The Demise of the Happy Home


Earlier this year, the U.S. Congress’s Joint Economic Committee produced a report called “The Demise of the Happy Two-Parent Home.”

It provided an overview of how the American family has changed over the past 50 years—especially related to marriage. The changes have not been positive.

Because I have devoted much of my life and ministry to helping couples build strong, godly marriages, these kinds of reports always get my attention. Unfortunately, this report shows that the the relationship between our culture and the institution of marriage is worse than ever before.

In 2 Timothy 3, Paul writes to Timothy about the end times. “In the last days, perilous times will come,” he predicts. He then describes the moral decay that will mark those last days. He warns about “despisers of good” and “lovers of pleasure,” as well as a rise in men and women who are “unloving.”

The Greek word we translate “unloving” in that passage is the word astorgos. It refers to the lack of family love. Unloving men or women are those who aren’t experiencing or producing the love of family.

When I see the state of marriage and family today, I recognize many of those warning signs. I see a world in which more adults are “unloving”—or disconnected to marriage and family—than ever before.

Consider some of the findings of the report:

  • By late adolescence, 45% of today’s American children will spend significant periods of time during which a biological parent is absent. In the 1950s, this was true of only one-fifth to one-quarter of children.
  • Between 1962 and 2019, the percentage of married women under the age of 44 dropped from 71% to 42%.
  • Individuals are getting married later in life. In 1960, the median age for marriage was 20 (women) and 23 (men). Today, that median age is 28 for women and 30 for men.
  • Today, 35% of women ages 30 to 34 have never married at all. In 1962, this number was only 7%.
  • In the 1960s, only 1% of couples living together were unmarried. Today, that number is much higher. Around 13% of couples currently living in the same household are unmarried.
  • For the past two decades, two-thirds of new marriages have been preceded by cohabitation of some kind, even though this practice makes marriages less likely to succeed. (Society once frowned on cohabitation, but not anymore.)
  • In 1960, 5% of births were to unmarried mothers. Today, unwed childbearing is nearly eight times as common as it once was: 40% of births last year were to unmarried mothers.
  • Today, only 70 percent of children live with two parents. 10% live with a divorced single parent. Around 15% live with a parent who has never married.
  • The decline in family stability happens more rapidly in minority groups. Around 46% of non-Hispanic white women under the age of 44 are married. But only 24% of Black women in the same age group are married.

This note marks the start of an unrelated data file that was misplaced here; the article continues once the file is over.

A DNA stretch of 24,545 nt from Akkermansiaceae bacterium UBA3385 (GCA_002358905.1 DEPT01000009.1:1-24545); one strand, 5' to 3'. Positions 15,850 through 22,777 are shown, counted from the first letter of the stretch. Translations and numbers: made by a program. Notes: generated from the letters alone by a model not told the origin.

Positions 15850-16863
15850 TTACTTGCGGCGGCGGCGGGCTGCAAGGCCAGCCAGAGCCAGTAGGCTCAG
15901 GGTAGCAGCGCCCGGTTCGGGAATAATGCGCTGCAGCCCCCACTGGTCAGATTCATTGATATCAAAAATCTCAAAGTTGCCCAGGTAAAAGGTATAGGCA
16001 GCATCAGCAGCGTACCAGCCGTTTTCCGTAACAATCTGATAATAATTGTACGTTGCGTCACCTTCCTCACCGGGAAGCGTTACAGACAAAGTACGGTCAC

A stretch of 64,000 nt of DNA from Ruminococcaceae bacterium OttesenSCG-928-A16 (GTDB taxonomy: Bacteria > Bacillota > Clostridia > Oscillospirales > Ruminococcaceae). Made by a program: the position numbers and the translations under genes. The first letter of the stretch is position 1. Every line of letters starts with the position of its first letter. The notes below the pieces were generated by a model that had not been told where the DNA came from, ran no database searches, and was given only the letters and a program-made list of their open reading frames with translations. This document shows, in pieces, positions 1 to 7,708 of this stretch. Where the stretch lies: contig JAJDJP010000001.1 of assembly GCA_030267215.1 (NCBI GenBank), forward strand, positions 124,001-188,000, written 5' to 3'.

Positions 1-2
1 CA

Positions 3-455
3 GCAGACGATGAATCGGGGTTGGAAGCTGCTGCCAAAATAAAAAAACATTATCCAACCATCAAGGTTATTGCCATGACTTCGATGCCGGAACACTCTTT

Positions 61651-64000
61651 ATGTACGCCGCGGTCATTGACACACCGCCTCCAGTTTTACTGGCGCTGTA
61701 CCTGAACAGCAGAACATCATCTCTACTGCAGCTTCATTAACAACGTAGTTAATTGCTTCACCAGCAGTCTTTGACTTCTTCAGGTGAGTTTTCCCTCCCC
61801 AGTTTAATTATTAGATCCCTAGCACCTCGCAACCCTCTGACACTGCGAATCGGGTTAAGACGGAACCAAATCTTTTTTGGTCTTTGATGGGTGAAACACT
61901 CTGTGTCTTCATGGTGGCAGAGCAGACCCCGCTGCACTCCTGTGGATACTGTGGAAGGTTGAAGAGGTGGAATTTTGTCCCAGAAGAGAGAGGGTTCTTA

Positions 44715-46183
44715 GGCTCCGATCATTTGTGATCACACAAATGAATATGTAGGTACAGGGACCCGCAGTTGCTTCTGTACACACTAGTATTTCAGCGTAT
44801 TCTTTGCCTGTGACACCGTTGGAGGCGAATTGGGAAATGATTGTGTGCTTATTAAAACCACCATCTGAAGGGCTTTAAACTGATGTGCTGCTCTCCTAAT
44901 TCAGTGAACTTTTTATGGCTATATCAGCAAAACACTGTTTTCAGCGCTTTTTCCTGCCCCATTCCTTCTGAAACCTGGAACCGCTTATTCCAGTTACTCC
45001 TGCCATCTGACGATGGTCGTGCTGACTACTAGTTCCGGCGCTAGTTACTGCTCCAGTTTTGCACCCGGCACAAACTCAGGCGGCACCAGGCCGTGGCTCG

• African-American women are also more likely to have a marriage end in divorce. A total of 63% of first marriages among Black women end in divorce within 20 years. For non-Hispanic white women, that number is 47%, and it is 46% among Hispanic women.
  • 80% of Black children grow up with single parents.

Why do these numbers matter? They matter because of the impact on children. The sons and daughters of these failed marriages or uncommitted relationships will become the adults of tomorrow. These children are learning about marriage—for better or for worse—by watching their parents. When they grow up, they will model the relationships they observed as children.

This means today’s lack of strong marriages and intact families will resonate in our society for generations into the future. The report makes this clear:

Researchers have well established that children raised by married parents do better on a wide array of outcomes. They have stronger relationships with their parents, particularly with their fathers. They are also much less likely to experience physical, emotional, or sexual abuse. They have better health, exhibit less aggression, are less likely to engage in delinquent behavior, have greater educational attainment, and earn more as adults. They are also far less likely to live in poverty.

Of course, when children grow up outside the bounds of marriage, they are more likely to suffer the opposite outcomes: weak relationships, more potential for abuse, diminished health, less education, more aggression, lower incomes and a higher chance of living in poverty.

Marriage matters. As our society disconnects from the traditional ideals of marriage and family, we are becoming more and more “unloving.” We will see the consequences of this shift for years and years to come.

Please make an effort to prevent or reverse these trends in your own family. Commit to each other and resolve to work through any challenges you might face. Prioritize your marriage. Take the word “divorce” out of your vocabulary. Work at it. Communicate. Serve each other. If necessary, submit to counseling or marriage therapy.

If you have children, let them see you putting effort into building a healthy, godly marriage. Their futures and the future strength of our nation may depend on it.


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